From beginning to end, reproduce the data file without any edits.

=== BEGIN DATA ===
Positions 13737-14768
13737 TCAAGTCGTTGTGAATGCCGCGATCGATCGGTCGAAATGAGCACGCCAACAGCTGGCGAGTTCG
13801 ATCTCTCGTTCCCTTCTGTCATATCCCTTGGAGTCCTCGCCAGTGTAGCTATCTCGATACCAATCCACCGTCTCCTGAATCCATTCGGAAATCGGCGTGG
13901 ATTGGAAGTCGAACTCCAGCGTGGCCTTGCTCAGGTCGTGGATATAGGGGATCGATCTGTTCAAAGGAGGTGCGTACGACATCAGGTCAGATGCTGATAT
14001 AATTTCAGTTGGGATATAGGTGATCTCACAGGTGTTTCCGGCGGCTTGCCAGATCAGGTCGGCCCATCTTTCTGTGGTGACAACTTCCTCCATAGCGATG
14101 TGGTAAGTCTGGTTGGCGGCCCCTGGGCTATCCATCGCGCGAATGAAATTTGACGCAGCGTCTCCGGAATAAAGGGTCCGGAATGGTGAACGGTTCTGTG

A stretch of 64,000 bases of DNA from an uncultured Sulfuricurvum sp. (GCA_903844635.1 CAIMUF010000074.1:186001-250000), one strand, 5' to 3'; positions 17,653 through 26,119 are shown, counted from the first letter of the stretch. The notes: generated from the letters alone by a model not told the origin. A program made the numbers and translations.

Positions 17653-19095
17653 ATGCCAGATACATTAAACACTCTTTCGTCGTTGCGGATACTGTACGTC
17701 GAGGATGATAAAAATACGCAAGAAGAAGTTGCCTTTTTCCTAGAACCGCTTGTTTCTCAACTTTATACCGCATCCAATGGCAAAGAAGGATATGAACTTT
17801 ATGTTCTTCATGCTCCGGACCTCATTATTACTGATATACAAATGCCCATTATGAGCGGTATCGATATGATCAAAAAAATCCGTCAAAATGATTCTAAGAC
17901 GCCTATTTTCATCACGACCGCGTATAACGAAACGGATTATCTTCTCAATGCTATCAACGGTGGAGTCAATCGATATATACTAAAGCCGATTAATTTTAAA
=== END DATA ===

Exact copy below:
Positions 13737-14768
13737 TCAAGTCGTTGTGAATGCCGCGATCGATCGGTCGAAATGAGCACGCCAACAGCTGGCGAGTTCG
13801 ATCTCTCGTTCCCTTCTGTCATATCCCTTGGAGTCCTCGCCAGTGTAGCTATCTCGATACCAATCCACCGTCTCCTGAATCCATTCGGAAATCGGCGTGG
13901 ATTGGAAGTCGAACTCCAGCGTGGCCTTGCTCAGGTCGTGGATATAGGGGATCGATCTGTTCAAAGGAGGTGCGTACGACATCAGGTCAGATGCTGATAT
14001 AATTTCAGTTGGGATATAGGTGATCTCACAGGTGTTTCCGGCGGCTTGCCAGATCAGGTCGGCCCATCTTTCTGTGGTGACAACTTCCTCCATAGCGATG
14101 TGGTAAGTCTGGTTGGCGGCCCCTGGGCTATCCATCGCGCGAATGAAATTTGACGCAGCGTCTCCGGAATAAAGGGTCCGGAATGGTGAACGGTTCTGTG

A stretch of 64,000 bases of DNA from an uncultured Sulfuricurvum sp. (GCA_903844635.1 CAIMUF010000074.1:186001-250000), one strand, 5' to 3'; positions 17,653 through 26,119 are shown, counted from the first letter of the stretch. The notes: generated from the letters alone by a model not told the origin. A program made the numbers and translations.

Positions 17653-19095
17653 ATGCCAGATACATTAAACACTCTTTCGTCGTTGCGGATACTGTACGTC
17701 GAGGATGATAAAAATACGCAAGAAGAAGTTGCCTTTTTCCTAGAACCGCTTGTTTCTCAACTTTATACCGCATCCAATGGCAAAGAAGGATATGAACTTT
17801 ATGTTCTTCATGCTCCGGACCTCATTATTACTGATATACAAATGCCCATTATGAGCGGTATCGATATGATCAAAAAAATCCGTCAAAATGATTCTAAGAC
17901 GCCTATTTTCATCACGACCGCGTATAACGAAACGGATTATCTTCTCAATGCTATCAACGGTGGAGTCAATCGATATATACTAAAGCCGATTAATTTTAAA